China manufacturing grows at fastest pace since 2008
China’s manufacturing expanded at the fastest pace in 16 months in August, driven by record lending in the first half of the year, two surveys showed.
The official Purchasing Managers’ Index rose to a seasonally adjusted 54 from 53.3 in July, the Federation of Logistics and Purchasing said in an e-mailed statement today in Beijing. A PMI released by HSBC Holdings Plc also climbed.
Gains in output, orders and jobs added to evidence that Premier Wen Jiabao can meet his 8 percent growth target for the year as a stimulus package counters falling exports. The Shanghai Composite Index plunged into a bear market yesterday on concern that the world’s third-biggest economy will slump as banks rein in credit growth to avert asset bubbles and bad loans.
“China’s equity market has taken a battering in the past few weeks, but the economic data suggests that the recovery remains on track,” said Brian Jackson, a strategist at Royal Bank of Canada in Hong Kong. “Beijing still faces the difficult task of managing liquidity conditions to avoid a bubble or a bust.”
Asian stocks rose. The Shanghai stock index gained 1.8 percent as of 1:13 p.m. local time. It tumbled 6.7 percent yesterday, capping its biggest monthly loss since October.
New loans plunged to 355.9 billion yuan ($52 billion) in July, less than a quarter of June’s level, and may slump to 200 billion yuan in August, the Beijing-based business magazine Caijing reported yesterday without citing anyone.
The official PMI “shows that China’s economic rebound will maintain momentum,” Zhang Liqun, a researcher at the State Council Development and Research Center, said in today’s statement. Zhang cautioned that there were “uncertainties” in the economy and a mix of “positive and negative factors.”
Eighteen industries, including petrochemicals, beverages, metal processing and equipment manufacturing reported expansions. Only textiles and pharmaceuticals contracted.
The output index rose to 57.9 from 57.3 in July. The measure of new orders climbed to 56.3 from 55.5. An export-order index was unchanged at 52.1. An employment index gained to 51.4 from 50.8. Readings above 50 indicate expansions.
“This clearly shows that we are in a broad-based economic recovery,” said Sun Mingchun, chief China economist at Nomura Holdings Inc. in Hong Kong. The gain in jobs was “very encouraging, as it shows that firms are confident enough to increase hiring, which will also help boost consumption for the rest of the year,” he said.
Subsidies for purchases from cars to home appliances are aiding manufacturers by stoking domestic demand as the global recession cuts exports. Shenzhen-based BYD Co., a Warren Buffett-backed maker of cars and rechargeable batteries, said first-half profit almost doubled as stimulus measures boosted sales.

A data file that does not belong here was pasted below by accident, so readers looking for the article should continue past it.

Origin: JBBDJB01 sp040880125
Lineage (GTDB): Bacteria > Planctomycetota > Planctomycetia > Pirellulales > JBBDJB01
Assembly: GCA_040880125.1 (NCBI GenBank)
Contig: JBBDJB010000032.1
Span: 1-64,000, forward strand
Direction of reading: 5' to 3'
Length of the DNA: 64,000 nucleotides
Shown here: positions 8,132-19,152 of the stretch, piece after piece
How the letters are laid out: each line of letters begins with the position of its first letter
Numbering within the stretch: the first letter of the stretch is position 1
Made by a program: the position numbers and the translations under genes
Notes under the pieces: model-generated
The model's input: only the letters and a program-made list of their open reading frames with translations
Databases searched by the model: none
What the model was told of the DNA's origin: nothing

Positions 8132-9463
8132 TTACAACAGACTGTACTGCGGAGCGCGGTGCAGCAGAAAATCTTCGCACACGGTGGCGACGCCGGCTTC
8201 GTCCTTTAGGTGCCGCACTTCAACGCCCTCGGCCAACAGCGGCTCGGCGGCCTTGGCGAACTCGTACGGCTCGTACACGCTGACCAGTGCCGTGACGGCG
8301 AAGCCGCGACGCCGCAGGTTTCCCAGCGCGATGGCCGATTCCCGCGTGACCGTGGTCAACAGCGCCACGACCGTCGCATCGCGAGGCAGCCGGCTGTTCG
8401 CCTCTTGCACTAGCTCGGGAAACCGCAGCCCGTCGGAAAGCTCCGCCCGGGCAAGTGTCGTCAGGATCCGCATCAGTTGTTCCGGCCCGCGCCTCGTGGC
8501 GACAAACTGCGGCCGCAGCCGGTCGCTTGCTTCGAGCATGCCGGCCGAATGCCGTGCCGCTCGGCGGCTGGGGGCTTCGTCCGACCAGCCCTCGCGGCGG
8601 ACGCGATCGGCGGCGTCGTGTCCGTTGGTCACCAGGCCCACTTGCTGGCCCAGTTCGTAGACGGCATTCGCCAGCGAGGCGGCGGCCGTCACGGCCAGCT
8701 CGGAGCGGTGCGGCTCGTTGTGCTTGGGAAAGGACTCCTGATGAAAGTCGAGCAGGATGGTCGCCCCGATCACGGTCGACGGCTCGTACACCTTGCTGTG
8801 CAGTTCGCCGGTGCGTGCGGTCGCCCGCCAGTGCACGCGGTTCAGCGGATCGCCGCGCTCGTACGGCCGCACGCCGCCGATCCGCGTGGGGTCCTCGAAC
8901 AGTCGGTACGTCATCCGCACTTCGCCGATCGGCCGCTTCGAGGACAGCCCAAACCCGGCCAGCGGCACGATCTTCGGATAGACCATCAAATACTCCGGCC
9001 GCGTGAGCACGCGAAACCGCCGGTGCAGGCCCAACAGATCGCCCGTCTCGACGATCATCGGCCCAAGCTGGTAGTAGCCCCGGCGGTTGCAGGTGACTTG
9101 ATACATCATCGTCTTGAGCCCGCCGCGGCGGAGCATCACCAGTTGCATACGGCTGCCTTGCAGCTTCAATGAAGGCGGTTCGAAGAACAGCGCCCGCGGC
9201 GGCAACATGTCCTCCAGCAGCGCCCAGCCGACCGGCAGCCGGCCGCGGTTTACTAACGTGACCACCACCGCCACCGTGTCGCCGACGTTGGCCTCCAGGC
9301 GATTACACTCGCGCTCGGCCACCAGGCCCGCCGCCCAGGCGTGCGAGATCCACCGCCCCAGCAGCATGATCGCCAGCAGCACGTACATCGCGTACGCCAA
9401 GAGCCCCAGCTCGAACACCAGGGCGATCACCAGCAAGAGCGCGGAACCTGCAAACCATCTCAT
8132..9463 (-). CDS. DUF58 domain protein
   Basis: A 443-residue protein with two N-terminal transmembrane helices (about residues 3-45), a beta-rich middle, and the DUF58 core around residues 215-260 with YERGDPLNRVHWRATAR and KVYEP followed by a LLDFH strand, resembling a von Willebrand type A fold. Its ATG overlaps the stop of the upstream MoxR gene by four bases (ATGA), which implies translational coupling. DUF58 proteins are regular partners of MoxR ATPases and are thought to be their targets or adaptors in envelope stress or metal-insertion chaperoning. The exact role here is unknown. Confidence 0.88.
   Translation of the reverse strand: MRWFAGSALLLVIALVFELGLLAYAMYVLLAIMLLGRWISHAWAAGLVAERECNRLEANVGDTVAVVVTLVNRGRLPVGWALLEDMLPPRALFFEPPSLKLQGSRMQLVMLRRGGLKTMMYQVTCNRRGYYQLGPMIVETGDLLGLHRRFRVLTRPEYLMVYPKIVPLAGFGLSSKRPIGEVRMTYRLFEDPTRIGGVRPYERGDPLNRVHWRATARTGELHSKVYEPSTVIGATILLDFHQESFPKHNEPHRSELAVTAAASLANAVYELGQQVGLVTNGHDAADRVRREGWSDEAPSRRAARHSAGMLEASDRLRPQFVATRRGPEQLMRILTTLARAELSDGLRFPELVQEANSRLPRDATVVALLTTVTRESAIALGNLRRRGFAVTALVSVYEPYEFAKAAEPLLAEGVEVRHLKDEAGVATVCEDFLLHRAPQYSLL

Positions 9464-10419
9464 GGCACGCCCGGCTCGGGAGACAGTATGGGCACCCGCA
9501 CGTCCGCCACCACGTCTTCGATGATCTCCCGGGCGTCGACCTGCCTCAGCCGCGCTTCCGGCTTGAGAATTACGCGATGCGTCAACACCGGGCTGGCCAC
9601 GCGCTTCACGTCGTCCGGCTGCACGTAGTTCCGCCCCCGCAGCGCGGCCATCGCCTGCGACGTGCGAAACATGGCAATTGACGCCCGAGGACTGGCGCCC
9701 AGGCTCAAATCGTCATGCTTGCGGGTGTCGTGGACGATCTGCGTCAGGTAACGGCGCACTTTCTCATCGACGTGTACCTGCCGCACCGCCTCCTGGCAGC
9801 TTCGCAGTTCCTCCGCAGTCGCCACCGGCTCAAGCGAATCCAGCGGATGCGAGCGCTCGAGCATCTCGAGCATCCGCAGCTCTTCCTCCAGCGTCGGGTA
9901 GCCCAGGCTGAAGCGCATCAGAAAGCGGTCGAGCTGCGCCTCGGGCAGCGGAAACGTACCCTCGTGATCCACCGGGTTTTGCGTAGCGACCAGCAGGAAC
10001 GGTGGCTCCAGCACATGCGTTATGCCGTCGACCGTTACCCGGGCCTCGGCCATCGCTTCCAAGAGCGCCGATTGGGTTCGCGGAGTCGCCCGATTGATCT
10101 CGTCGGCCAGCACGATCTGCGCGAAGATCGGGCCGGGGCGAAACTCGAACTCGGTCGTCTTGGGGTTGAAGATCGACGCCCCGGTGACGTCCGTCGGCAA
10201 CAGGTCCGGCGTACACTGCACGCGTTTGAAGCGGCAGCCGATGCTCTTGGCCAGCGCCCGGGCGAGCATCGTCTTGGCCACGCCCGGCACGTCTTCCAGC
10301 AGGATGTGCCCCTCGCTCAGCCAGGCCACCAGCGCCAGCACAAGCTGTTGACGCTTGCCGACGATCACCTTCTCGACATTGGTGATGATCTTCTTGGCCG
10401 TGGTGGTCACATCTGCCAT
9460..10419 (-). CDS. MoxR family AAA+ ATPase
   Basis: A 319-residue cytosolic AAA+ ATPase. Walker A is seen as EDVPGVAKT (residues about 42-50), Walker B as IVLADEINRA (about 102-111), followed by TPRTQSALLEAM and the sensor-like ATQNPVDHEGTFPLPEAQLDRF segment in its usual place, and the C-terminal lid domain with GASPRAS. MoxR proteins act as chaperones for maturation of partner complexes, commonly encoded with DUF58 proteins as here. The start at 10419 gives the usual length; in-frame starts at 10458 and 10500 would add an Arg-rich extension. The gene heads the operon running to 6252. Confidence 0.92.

The State Council, China’s cabinet, said last month that it saw signs of a recovery in manufacturing and also announced plans to curb overcapacity in the steel and cement industries.
“A continued rise in the PMI fueled by domestic demand may have reinforced the authorities’ concern” about excess capacity, said Sherman Chan, a Sydney-based economist with Moody’s Economy.com.
The HSBC PMI, previously released by CLSA Asia-Pacific Markets, showed an overall increase to 55.1 from 52.8 in July and a jump in export orders.
Lu Ting, an economist at Bank of America-Merrill Lynch in Hong Kong, said a rise in the import index in the official PMI signaled a looming export recovery as the nation sourced materials to be processed into overseas shipments.
Both surveys showed inflation pressures, with indexes of input prices rising to 13-month highs. The central bank said in July that consumer prices may rebound after bottoming out in the third quarter. Prices have fallen for six straight months.
China’s economic growth accelerated to 7.9 percent in the second quarter from a year earlier on the nation’s $585 billion stimulus package and more than $1 trillion of new loans in the first half. The 6.1 percent expansion in the first three months of the year was the weakest in almost a decade.
Growth will continue to quicken in the third and fourth quarters, reaching 8.3 percent for the year, according to a Bloomberg News survey of 21 economists.
In contrast, former Morgan Stanley Asia economist Andy Xie predicts the Shanghai Composite Index may fall a further 25 percent because China’s recovery “isn’t sustainable.”
Government efforts to control lending have included requiring lenders to raise reserves to 150 percent of non- performing loans by the end of this year. Bank of China Ltd., which advanced the most new credit in the first half, said Aug. 27 that it will slow loan growth in the second half and improve loan quality.